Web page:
This blog is about Simon, a young gifted mathematician and programmer, who had to move from Amsterdam to Antwerp to be able to study at the level that fits his talent, i.e. homeschool. Visit https://simontiger.com
Simon learned this game on Brilliant.org at https://brilliant.org/practice/winning-moves/?chapter=competitive-games (Warning: this link will only work if you have a Premium Subscription to Brilliant). Brilliant describes the game as follows: “Luk tsut K’i is a board game from China in the time of Confucius. In medieval Europe, it went by the title Three Men’s Morris. This game is very similar to tic-tac-toe; the objective is for one player to get their three pieces all on the same line. If this occurs, that player wins”.
Three boxes with fruit, all the three labels are misplaced. What is the minimum number of times one will have to sample a random piece of fruit from one of the boxes to know how to label all the three boxes correctly? From Mind Your Decisions.
Connect A and A’, B and B’, C and C’, D and D’ so that no lines intersect. (Neva added colors).
Dividing 11 coins among three people: “How many ways can you divide 11 coins to 3 people? How many ways are there if each person has to get at least 1 coin?” From Mind Your Decisions.
Solving a simple quadratic equation geometrically: the geometric interpretation of “completing the square”, a notion from deriving the quadratic formula. From Mind Your Decisions.
Which way do the arrows point? (Simon made this drawing in Microsoft Paint):
For over a month, Simon has been fascinated by Presh Talwalkar’s channel Mind Your Decisions. The channel is full of short videos on famous math problems, logic riddles, proofs and mental math tricks. Simon has also ordered a compilation of Talwalkar’s five most interesting books, including “The Joy of Game Theory: An Introduction to Strategic Thinking”, that we are currently very much enjoying together, and four more, that Simon is reading on his own: “40 Paradoxes in Logic, Probability, and Game Theory”, “The Irrationality Illusion: How To Make Smart Decisions And Overcome Bias”, “The Best Mental Math Tricks”, and “Multiply Numbers By Drawing Lines”.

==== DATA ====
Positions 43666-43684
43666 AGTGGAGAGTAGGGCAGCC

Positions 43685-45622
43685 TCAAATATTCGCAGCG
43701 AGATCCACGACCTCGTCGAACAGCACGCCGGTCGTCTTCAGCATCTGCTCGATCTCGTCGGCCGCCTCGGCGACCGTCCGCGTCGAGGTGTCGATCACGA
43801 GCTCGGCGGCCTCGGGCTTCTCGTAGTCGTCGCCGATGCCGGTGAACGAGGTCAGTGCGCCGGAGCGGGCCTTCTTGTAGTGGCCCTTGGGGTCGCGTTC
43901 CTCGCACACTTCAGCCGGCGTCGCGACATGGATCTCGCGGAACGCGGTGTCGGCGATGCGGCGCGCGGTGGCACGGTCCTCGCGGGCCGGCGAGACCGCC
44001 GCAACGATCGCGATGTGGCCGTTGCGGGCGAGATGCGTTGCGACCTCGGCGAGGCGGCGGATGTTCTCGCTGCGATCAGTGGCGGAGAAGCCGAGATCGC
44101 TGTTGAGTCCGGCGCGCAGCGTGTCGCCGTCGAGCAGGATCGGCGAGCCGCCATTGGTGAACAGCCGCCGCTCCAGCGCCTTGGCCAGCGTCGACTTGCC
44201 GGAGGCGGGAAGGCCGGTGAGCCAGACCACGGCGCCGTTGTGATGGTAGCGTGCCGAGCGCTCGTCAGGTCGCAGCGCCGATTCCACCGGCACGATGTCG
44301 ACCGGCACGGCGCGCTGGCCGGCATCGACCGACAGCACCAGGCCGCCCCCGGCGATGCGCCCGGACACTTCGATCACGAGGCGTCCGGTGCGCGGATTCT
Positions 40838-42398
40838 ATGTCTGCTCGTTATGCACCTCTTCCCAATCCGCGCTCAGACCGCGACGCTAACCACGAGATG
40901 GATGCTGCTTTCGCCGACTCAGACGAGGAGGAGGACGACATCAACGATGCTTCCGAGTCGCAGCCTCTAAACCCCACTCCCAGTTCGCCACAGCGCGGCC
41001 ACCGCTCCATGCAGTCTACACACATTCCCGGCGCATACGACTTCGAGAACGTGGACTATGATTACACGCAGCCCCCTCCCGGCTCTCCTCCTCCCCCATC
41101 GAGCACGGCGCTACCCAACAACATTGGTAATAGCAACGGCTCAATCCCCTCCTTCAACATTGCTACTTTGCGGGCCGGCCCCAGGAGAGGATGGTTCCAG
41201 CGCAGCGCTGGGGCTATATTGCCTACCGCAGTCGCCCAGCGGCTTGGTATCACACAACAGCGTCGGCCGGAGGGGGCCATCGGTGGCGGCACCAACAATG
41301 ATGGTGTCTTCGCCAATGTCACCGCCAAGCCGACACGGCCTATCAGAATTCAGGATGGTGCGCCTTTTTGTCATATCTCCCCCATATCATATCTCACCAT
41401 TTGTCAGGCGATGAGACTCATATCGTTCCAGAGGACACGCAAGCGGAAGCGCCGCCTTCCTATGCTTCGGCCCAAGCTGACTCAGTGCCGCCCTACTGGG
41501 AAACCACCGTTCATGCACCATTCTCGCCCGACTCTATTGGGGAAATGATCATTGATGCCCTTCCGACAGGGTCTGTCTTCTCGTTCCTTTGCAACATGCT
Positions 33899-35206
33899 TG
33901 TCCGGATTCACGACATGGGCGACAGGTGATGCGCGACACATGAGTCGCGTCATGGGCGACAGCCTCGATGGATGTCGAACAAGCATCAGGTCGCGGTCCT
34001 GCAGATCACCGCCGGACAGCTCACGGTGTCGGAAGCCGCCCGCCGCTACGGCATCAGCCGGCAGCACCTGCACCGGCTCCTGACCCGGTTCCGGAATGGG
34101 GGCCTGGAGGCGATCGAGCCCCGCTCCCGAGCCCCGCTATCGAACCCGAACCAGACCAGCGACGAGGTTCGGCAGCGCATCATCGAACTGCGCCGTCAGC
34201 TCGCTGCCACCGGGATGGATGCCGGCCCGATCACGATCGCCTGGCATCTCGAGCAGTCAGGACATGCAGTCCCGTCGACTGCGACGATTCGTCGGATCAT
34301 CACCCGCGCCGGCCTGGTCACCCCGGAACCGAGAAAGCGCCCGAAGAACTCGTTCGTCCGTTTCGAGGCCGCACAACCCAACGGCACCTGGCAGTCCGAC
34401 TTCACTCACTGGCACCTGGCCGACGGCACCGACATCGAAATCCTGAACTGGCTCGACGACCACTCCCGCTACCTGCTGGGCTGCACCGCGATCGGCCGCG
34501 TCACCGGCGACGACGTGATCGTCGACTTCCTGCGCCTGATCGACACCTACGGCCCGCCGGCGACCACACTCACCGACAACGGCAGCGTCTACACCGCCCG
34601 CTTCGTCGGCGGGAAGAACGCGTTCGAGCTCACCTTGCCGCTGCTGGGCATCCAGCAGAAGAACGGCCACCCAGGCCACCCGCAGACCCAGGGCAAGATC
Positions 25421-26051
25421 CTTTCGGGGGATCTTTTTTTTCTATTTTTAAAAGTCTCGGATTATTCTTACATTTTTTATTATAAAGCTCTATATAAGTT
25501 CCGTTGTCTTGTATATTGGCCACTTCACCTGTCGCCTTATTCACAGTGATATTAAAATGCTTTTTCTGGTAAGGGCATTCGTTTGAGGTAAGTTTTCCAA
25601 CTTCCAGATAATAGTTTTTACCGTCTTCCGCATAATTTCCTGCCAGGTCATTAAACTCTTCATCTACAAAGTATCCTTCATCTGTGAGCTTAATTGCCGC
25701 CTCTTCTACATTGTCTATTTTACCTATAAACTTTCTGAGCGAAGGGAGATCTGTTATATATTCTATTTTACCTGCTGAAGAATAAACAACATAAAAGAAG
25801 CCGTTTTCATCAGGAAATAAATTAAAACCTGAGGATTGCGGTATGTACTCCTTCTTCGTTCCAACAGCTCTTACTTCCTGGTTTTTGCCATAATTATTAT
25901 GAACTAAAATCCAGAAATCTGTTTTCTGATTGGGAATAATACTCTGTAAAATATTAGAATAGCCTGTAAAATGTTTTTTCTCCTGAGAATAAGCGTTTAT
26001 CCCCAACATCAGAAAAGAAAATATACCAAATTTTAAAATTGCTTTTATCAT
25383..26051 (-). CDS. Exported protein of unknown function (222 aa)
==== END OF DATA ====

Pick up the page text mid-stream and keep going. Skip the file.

This one became Simon’s favourite brain teaser. It sounds like it’s filled with irrelevant information, but somewhat counterintuitively, every little bit of information in this puzzle helps! Here is the puzzle: A mathematician tells a census taker he has 3 children. The product of their ages is 72 and the sum of their ages is the house number. The census taker tries to figure it out but explains he still does not know. The mathematician says, “Of course not. I forgot to tell you my oldest child loves chocolate chip cookies.” Now the census taker figures it out. What are the ages of the children?
Simon has also picked up many nifty tricks and beautiful magic squares, both from the book and from the YouTube channel.
The end of 2019 was packed with logic. Simon even started programming an AI that would solve logical puzzles, here is the beginning of this unfinished project (he switched to programming a chess AI instead). In the two vids below, he explains the puzzle he used as an example and outlines his plan to build the AI (the puzzles come from Brilliant.org):
And here are some impressions of Simon working on the puzzles and showing them to his sis:
Today we have heard about a new accident involving a teenager electrocuted by her mobile phone. Luckily, this time it was not a lethal case, but a quick search on the web has revealed that this is no joke: several teens have died in just a few years because they were either holding their phone with wet hands while the phone was being charged at the same time, or dropped their phone into the bath tub while the phone was plugged in, or because they were using wired headphones while charging their phone!
At first Simon and I didn’t believe this could be so dangerous, as he knew for sure that a mobile phone adaptor always has a voltage control built into it that reduces the voltage from 220V to something like 5 to 20V. But then we dove into it and found out that apparently, once a short circuit occurs, the adaptor’s voltage control unit also malfunctions and lets the 220V current through!